Tag Archive for AQIM

Niger: Another kidnap in the north

The French press is reporting that a French tourist and an Algerian guide were kidnapped by armed men today in northern Niger, near the well at In-Abangaret. Also spelled Inabangaret, it’s a stopping place on the Azzouagh plain’s Tahoua/Assamakka/Tama…

AQIM: More hostage stories

Philomène Kaboré and her husband Sergio Cicala have given interviews regarding their captivity: she having been released some time ago, and he Friday the 16th. They were taken in Mauritania, near the border with Mali, on their way south. Ms. Kaboré says they were kept confined, but treated well. They were not held by the AQIM kidnappers directly but by intermediaries, but were free to walk about in a isolated camp, well fed, and not beaten. The camp itself was so isolated they did not know what country they were in. Does this suggest strength or weakness of their captors? That they have resources and supporters enough that they need not be involved with their prisoners? Or that the AQIM are too hounded to keep a steady and secure base area? Or does it suggest that the AQIM, having begun to pay others to kidnap for them, now are outsourcing the entire operation to smugglers and friendly tribes?

AQIM: More hostage stories

Philomène Kaboré and her husband Sergio Cicala have given interviews regarding their captivity: she having been released some time ago, and he Friday the 16th. They were taken in Mauritania, near the border with Mali, on…

AQIM: More hostage stories

Philomène Kaboré and her husband Sergio Cicala have given interviews regarding their captivity: she having been released some time ago, and he Friday the 16th. They were taken in Mauritania, near the border with…

Mali: Release of two of five AQIM hostages

Philomena Kabour, the Burkina-Italian wife of Sergio Cicala, kidnapped near in Mauritania was released, along with Alicia Gamez, one of three Catalan aid workers kidnapped north of Nouakchott. All appear to have been taken to a AQIM camp in the remote Saharan north of Mali. Roque Pascual and Albert Vilalta (the Catalans kidnapped November 29) and Cicala (kidnapped December 18) remain hostage. There is no word on what was exchanged. Burkina authorities were the intermediaries for Kabour's release.

Niger: Military post raided on Mali border

Reports are coming in of an attack by unknown assailants on the army post at Tiloa, a village around 12km from the Malian border. Several soldiers were killed. North of the more inhabited Zarmaganda plateau, Tiola is a tiny stop in the desert north of Tondikiwindi rural commune, Ouallam Department, Tillabéri Region. This is the same area in which Nigerien forces clashed with alleged AQIM members last year after a Saudi hunting party was attacked. It is west southwest of where tourists were kidnapped (likely by AQIM themselves) before that, including one Briton who was murdered. More prosaically, this area, just north of sedentary agriculture ends, is a prime smuggling location and an east-west transit route of Tuareg and Arab nomads between Gao and the Air mountains. It is also 20-30 km north of an area plagued by recurring conflict between sedentary and nomadic communities that goes back to before the 19th century.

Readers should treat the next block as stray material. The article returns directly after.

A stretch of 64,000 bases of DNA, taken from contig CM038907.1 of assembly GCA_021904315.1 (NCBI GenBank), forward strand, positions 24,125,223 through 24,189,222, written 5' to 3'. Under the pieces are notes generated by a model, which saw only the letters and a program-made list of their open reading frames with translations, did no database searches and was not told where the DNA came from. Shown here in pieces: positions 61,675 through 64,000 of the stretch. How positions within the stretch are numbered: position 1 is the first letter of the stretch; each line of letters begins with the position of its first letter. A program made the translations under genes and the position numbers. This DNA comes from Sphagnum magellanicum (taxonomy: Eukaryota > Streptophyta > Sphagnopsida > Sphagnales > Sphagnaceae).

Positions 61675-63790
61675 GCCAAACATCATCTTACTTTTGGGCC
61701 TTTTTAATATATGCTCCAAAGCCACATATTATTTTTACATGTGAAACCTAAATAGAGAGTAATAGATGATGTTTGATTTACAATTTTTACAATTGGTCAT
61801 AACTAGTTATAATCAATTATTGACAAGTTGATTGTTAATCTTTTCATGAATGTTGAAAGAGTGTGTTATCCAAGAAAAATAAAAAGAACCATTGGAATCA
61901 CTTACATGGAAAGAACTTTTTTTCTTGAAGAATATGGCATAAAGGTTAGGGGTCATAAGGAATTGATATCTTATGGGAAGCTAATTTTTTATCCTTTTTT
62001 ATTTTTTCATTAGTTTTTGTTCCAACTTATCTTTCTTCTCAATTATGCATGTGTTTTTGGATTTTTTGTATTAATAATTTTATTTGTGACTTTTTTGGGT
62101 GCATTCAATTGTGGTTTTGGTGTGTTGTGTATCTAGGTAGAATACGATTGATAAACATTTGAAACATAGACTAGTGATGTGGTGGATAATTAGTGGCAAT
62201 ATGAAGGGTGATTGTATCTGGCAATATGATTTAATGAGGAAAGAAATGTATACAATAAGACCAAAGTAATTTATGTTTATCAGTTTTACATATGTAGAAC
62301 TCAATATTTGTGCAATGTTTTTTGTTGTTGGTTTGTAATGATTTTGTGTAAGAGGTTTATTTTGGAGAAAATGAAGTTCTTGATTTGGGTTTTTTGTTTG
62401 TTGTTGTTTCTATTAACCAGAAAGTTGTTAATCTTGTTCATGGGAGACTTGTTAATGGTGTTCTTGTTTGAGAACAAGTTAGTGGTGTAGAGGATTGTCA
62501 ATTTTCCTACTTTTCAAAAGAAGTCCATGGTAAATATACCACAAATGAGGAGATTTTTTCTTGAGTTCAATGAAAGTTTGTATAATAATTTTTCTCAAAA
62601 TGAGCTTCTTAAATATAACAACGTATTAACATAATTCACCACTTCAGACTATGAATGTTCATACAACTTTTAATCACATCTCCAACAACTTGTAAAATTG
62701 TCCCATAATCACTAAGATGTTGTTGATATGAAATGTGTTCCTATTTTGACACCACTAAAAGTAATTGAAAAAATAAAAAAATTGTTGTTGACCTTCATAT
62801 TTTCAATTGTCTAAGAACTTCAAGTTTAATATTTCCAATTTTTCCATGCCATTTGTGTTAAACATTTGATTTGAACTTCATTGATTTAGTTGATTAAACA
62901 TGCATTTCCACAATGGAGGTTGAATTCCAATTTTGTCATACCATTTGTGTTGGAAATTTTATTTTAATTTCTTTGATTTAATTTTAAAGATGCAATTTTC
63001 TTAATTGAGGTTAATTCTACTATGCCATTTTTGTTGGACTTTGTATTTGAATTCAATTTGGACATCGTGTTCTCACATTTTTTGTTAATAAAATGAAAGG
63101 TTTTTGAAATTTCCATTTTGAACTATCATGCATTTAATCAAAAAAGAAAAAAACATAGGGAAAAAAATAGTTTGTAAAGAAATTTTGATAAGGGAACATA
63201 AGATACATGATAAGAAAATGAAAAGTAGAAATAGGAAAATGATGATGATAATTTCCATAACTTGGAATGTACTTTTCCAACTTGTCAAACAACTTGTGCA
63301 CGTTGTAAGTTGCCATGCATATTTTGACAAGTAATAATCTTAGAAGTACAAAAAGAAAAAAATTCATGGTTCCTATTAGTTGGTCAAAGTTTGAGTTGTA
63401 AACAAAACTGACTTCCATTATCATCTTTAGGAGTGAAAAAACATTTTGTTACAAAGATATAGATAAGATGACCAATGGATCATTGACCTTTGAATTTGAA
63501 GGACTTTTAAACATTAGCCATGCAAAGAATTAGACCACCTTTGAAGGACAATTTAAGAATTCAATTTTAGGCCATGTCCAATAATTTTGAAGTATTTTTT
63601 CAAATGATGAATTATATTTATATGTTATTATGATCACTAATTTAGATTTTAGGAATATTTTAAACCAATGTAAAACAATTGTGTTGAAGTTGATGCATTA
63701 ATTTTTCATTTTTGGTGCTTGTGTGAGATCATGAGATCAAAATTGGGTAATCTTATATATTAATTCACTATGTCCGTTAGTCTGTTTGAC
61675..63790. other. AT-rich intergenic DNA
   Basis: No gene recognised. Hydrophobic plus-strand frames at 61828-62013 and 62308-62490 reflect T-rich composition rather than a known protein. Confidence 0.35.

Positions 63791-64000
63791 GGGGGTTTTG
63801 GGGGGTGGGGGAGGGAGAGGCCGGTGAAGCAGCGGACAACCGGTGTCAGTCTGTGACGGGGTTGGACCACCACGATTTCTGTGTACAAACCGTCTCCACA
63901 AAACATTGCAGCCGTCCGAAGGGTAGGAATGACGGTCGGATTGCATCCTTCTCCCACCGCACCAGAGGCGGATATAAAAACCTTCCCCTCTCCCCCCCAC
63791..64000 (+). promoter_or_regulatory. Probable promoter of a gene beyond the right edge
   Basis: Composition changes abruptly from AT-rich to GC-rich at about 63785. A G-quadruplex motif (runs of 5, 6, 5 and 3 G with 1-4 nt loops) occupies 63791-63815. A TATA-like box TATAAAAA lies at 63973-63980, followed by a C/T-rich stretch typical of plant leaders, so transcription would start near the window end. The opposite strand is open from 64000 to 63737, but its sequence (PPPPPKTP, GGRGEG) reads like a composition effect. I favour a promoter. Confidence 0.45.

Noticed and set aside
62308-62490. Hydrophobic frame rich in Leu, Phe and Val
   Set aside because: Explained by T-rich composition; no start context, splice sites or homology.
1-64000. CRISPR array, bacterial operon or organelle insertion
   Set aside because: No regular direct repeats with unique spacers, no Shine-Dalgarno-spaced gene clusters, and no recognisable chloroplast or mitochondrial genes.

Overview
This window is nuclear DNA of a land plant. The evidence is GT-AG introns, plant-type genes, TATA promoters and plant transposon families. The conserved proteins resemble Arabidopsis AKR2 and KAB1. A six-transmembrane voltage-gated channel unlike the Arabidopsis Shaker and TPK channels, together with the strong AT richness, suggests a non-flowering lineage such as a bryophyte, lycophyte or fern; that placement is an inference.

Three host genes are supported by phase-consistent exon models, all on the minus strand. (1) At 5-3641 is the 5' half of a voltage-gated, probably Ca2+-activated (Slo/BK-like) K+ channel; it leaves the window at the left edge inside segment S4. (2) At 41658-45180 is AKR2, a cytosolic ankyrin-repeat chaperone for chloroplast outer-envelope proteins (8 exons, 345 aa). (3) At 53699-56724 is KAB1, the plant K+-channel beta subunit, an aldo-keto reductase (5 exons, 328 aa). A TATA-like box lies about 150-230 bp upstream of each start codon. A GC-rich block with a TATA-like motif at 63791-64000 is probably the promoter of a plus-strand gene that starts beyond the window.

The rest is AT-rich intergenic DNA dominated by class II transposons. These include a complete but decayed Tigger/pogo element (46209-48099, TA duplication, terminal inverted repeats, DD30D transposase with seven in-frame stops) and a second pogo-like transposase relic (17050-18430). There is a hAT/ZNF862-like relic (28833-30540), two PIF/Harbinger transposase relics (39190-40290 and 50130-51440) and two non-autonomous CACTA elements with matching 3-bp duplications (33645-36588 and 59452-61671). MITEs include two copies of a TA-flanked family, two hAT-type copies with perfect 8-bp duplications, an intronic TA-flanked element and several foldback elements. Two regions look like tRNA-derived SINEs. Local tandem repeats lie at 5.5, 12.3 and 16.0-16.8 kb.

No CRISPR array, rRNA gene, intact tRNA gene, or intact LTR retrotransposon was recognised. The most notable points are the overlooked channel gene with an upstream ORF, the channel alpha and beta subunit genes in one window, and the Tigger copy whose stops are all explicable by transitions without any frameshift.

Mali: Crime and guns in the north threaten health work

Médecins du Monde Belgium reports that three of their health workers were carjacked in the desert north of Youwarou Cercle, Kidal Region on 2 March. Men armed with AK-47s stole a landrover and abandoned the workers in the desert. The MMB workers were part of a anti-Dracunculiasis (Guinea Worm) clinic in Youwarou. Sadly, such car robberies are not unknown, especially after the wave of weapons that flooded the region during the 2007-2008 insurgency. Similar robberies from aid agencies were reported after the 1990s and the 2006 violence, with cars taken across the border to Mauritania or as far away as Morocco to be sold. While I'm sure someone will blame "terrorists" it seems clear if you give young men guns and no jobs, especially in a region with a centuries old tradition of trade / smuggling, you'll get car robberies. I would hope government might deal with these issues before calling in AFRICOM with their missiles and bombs.